Pope Explains What Conversion Means as Lent Begins
Uses Example of Dorothy Day; Says in Modern Society, Conversion Must Be Repeatedly Affirmed
Vatican City, (ZENIT.org) Kathleen Naab | 4819 hits
Benedict XIV began Wednesday's public audience with a few words about his shocking announcement that he is stepping down from the See of Peter at the end of this month. He asked for continued prayer, and said that he has felt "almost physically" the "power of prayer that the love of the Church, your prayer, is bringing me."
"I did this in full freedom for the good of the Church, after having prayed at length and having examined my conscience before God, well aware of the seriousness of the act, but equally conscious of no longer being able to carry out the Petrine ministry with the strength that it requires," he said. "I am supported and enlightened by the certainty that the Church is Christ, who will never allow it to lack his leadership and care. Thank you all for the love and prayer with which you have accompanied me."
The Holy Father then turned his attention to the reflection at hand: the beginning of Lent and Ash Wednesday. He based his address on this Sunday's Gospel, which recounts Christ's temptations in the desert.
"Reflecting on the temptations undergone by Jesus in the desert is an invitation for each of us to answer a fundamental question: What is truly important in our lives?," he said.
The Pope observed that the common denominator in the devil's three attempts to tempt Christ is "the proposal to manipulate God, to use Him for one's own interests, for one's own glory and success. And, in essence, to put oneself in the place of God, removing Him from one's life and making Him seem superfluous."
Thus, Benedict said, "Everyone should then ask himself: What is God's role in my life? Is He the Lord or am I?"
The Pontiff said that conversion, that is "follow[ing] Jesus in such a way that his Gospel is a real guide for life [...] recognizing that we are creatures who depend on God, on His love -- is something that in today's society must be confirmed over and over again.
"Today one can no longer be Christian as a simple consequence of living in a society with Christian roots," he said. "Even those who come from Christian families, and are brought up religiously must renew every day the choice to be Christian."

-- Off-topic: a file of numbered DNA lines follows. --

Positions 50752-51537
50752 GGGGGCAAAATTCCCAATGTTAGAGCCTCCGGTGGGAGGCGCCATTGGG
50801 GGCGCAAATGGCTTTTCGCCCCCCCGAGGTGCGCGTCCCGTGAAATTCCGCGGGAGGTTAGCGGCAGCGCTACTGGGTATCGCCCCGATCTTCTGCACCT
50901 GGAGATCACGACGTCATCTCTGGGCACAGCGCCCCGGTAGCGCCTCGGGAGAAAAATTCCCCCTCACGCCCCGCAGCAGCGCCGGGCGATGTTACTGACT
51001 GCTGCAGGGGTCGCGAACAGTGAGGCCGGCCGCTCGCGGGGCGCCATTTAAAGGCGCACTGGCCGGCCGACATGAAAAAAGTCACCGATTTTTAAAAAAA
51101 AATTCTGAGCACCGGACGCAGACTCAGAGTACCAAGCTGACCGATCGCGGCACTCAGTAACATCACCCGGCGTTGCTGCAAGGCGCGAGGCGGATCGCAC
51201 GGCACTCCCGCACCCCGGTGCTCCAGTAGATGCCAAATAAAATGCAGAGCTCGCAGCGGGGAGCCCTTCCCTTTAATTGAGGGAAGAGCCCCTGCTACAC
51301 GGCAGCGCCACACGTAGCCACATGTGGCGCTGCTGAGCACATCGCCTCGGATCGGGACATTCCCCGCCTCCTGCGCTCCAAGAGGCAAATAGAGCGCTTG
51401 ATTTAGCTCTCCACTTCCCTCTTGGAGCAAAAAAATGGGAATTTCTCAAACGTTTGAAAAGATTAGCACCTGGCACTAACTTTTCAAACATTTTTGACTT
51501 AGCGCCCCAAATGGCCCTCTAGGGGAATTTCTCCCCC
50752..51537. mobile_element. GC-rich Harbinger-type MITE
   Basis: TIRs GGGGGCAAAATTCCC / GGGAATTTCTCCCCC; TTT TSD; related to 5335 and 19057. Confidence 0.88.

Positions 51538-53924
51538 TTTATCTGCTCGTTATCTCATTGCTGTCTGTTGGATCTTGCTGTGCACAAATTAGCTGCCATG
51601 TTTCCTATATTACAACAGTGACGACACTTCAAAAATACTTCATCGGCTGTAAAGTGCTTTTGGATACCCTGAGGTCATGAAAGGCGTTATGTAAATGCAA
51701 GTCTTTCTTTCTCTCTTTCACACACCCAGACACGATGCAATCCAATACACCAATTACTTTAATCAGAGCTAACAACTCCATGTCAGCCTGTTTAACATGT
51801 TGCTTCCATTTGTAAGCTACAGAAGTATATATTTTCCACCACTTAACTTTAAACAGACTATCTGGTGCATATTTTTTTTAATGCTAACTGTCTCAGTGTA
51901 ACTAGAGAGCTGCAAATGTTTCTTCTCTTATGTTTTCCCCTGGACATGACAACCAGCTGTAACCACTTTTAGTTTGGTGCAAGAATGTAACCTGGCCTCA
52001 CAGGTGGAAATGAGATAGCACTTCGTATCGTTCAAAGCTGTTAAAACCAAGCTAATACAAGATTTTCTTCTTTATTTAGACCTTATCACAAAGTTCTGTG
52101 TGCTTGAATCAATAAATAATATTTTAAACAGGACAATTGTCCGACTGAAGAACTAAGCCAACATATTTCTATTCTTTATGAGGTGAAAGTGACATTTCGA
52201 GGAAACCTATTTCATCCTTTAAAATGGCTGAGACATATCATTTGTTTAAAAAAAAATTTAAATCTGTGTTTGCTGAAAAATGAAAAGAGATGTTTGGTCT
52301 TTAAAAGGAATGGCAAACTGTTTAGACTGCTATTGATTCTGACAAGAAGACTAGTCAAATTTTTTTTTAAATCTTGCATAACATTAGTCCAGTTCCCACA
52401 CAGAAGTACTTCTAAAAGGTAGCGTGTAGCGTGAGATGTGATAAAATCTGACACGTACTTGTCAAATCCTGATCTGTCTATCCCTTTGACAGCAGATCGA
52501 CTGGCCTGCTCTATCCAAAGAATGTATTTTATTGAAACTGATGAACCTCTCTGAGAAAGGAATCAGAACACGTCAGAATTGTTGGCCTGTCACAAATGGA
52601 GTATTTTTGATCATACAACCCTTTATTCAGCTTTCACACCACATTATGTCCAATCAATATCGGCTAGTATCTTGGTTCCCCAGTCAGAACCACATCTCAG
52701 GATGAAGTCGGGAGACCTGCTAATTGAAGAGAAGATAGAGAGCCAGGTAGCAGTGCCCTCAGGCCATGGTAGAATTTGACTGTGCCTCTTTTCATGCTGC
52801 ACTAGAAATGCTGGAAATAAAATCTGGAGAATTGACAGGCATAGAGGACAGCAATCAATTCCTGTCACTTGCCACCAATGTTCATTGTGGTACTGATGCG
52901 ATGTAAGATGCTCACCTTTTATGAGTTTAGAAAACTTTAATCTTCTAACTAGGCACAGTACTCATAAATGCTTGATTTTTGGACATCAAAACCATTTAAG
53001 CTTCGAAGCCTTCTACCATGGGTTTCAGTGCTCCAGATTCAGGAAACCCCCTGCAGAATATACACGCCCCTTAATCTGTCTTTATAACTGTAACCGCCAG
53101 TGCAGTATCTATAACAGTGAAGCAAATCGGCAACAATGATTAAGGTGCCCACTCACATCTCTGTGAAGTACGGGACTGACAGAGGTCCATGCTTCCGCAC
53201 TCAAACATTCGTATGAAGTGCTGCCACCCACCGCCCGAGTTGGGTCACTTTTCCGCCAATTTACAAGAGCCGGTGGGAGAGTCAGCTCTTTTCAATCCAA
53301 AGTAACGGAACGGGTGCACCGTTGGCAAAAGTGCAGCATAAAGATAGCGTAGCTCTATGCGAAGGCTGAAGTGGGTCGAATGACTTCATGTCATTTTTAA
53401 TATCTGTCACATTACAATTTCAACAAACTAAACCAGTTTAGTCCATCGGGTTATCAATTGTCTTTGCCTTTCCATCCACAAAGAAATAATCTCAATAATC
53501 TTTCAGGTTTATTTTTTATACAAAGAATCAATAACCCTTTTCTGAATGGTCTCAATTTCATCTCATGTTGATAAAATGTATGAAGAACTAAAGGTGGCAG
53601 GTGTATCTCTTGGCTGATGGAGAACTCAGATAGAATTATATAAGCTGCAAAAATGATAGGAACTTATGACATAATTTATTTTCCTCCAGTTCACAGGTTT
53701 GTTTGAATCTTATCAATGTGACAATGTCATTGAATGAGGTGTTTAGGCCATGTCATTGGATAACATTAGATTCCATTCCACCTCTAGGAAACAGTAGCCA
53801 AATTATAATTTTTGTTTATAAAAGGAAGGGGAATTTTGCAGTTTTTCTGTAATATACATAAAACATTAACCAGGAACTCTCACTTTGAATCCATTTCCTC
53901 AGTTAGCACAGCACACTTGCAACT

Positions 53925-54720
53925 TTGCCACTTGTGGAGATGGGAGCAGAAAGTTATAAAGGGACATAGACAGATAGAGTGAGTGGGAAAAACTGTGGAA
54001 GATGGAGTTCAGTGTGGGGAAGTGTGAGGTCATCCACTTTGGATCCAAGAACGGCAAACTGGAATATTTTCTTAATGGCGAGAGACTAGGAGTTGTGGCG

The Holy Father reflected that with the temptations of secularism and criticism from many corners, Christians face tests in both their personal and social life.
For example, he said, "It is not easy to be faithful to Christian marriage, to practice mercy in everyday life, to leave space for prayer and inner silence, it is not easy to publicly oppose choices that many consider obvious, such as abortion in the event of an unwanted pregnancy, euthanasia in the case of serious illness, or the selection of embryos to prevent hereditary diseases. The temptation to set aside one's faith is always present and conversion becomes a response to God which must be confirmed repeatedly in life."
Nevertheless, Benedict XVI said there are many modern examples of those who have converted and allowed God to guide their lives. "The Lord never gets tired of knocking at the door of man in social and cultural contexts that seem swallowed up by secularization," he affirmed.
He spoke of a Russian Orthodox scientist, Pavel Florensky, who became a monk. And a girl of Jewish origin who found God in the midst of the Holocaust. He pointed to the example of the American Dorothy Day. "The journey of faith in so secularized an environment was particularly difficult," the Pope said, "but Grace acts all the same." And there are numerous people who return to the faith after falling away, he continued.
"Our inner man must prepare itself to be visited by God, and precisely for this reason should not let itself be invaded by illusions, by appearances, by material things."
Benedict XVI concluded by inviting a renewed commitment to conversion during Lent in this Year of Faith.
"We might say that the choice between closing in on our egoism and opening to the love of God and others, corresponds to the alternatives in Jesus' temptations: the choice, that is, between human power and love of the Cross, between a redemption viewed solely as material well-being and redemption as the work of God, to whom we give the first place in life," he said. "Conversion means not closing in on oneself in the pursuit of one's own success, one's own prestige, one's own position, but making sure that every day, in the small things, truth, faith in God, and love become the most important thing."
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